After this I have to wait for the strange face gel to dry. During this time, the barber offers me a cigarette, and then goes out on the balcony to smoke it when I turn it down. I thought that was nice of him because it’s the only time indoors in Istanbul in a place not mostly frequented by tourists that someone has not smoked around me.
The others sitting down start talking to me – when they ask me questions this is where I shine as I have had this kind of conversation before.
I tell them that I’ve been in Istanbul for five weeks.
Lady: Ah…. blah blah blah blah work blah blah blah?
Me: Yes, I work on the Internet. I write.
Lady: Interesting! And do you like Istanbul?
Me: Yes, it’s very nice! Everyone is very friendly!
And we go on like this – not exactly the most taxing conversation in the world, but she seems dumbfounded that I can have it after just five weeks. I insist that it’s not that great, really! I explain more about the project and how I’m trying to show other people how to learn languages quickly. We chat for about five minutes. About half the time I get the gist, extrapolate it based on a word or two I catch, and the rest of the time I say “I’m sorry, I don’t understand!” and she backtracks.
It was great to have this pleasant chat with a stranger out of the blue. She was quite interested in what I was talking about, to help her learn English, so I gave her one of my cards and said that the blog is translated automatically by Google into Turkish, and that next week I’ll have a video up entirely in Turkish.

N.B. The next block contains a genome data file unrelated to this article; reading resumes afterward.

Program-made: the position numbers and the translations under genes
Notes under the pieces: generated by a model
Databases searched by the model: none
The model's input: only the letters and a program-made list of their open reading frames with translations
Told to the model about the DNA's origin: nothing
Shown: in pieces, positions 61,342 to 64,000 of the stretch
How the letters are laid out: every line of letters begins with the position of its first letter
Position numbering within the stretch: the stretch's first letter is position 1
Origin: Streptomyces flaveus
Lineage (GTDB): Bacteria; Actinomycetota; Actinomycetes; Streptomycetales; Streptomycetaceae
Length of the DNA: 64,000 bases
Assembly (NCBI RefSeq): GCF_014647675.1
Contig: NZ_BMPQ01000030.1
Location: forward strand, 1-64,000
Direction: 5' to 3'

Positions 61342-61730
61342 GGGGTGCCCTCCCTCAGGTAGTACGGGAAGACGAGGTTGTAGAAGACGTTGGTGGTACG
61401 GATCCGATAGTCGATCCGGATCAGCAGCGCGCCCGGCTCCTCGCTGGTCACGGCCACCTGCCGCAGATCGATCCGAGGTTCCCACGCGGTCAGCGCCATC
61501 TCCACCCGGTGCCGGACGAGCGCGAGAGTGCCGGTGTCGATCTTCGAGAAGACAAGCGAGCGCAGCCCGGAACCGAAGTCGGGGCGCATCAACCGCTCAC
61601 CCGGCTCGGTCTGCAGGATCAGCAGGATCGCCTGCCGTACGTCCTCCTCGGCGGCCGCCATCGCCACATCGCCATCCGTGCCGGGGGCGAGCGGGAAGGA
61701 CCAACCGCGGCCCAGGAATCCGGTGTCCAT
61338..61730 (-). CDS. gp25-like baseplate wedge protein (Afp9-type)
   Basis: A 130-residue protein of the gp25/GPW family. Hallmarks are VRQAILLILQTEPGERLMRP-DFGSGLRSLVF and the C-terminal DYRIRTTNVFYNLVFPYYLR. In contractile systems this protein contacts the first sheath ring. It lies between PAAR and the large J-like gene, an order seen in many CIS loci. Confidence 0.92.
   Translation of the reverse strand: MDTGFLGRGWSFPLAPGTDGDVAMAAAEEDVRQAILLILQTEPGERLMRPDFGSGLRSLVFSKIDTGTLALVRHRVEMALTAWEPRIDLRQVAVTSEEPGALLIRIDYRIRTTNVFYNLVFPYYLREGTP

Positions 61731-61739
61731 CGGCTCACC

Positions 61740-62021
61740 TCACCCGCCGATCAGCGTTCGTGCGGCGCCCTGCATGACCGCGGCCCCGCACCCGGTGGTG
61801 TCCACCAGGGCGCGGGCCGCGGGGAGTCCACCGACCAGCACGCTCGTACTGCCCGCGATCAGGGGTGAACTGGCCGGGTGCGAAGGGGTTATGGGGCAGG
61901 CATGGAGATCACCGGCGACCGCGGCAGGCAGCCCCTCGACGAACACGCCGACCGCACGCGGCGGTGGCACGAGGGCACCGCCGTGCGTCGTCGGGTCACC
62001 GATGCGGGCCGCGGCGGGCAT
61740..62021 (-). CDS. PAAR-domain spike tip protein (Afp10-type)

Then my barber comes back and taps my skin like a door. That doesn’t seem to satisfy him so he grabs a newspaper and starts fanning my face. I start guessing now that this gel is for cleaning my pours or something and when he removes it it will take any dirt with it.
The time comes and he starts peeling it off – so my face cast theory goes out the window. After a minute it starts to look like I’ve had a really bad sunburn with all the skin peeling going on. He manages to get it all off, and then declares that I’m all done! He sits me down in another chair with a view of a mirror behind a mirror so I can see the back of my head.
Me: Thank you, that was great!
I ask for the price, pay and thank him. As I leave, everyone in the place wishes me well, and I tell them to have a nice day.
Always worth trying
Maybe I wasn’t linguistically “ready” to get a haircut, and as you can see I misunderstood something important, but that only lead to an interesting experience and more opportunities to learn. It would have been a pity if I had turned down the ear flame experience!
Many of my learning experiences over the last eight years have involved muddling my way through, and sometimes misunderstanding, but it’s never the end of the world. It’s always worth trying, no matter what your level is.
When you’re dealing with human beings, you have an extra factor you just don’t see in your inhuman text books. They want to help communication too, so they’ll be trying to see what you mean and rephrase their words so you understand them better. They have no interest in making fun of you, and when it’s clear that you are learning, even silly mistakes are something that can be laughed off or ignored as unimportant.
Someone more prepared would have researched haircut vocabulary and planned on every possible permutation of conversations that could go on, but I just saw the place and went in, not really thinking much about it. And I’m really glad I did! You can’t be prepared for every possible outcome, nor should you try to be.
Reading body language, extrapolating from the context, and simply asking the other person to repeat or making it clear that you don’t understand, will almost always lead to eventually you getting the gist of what they mean. With time, you will get past this stage and be much more confident in the language, but you can’t skip it, you have to embrace it and enjoy it. The more experiences like this you’ll have the more you’ll learn and the quicker you’ll reach the next stage.
Let me know your thoughts on this in the comments!
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This article was written by Benny Lewis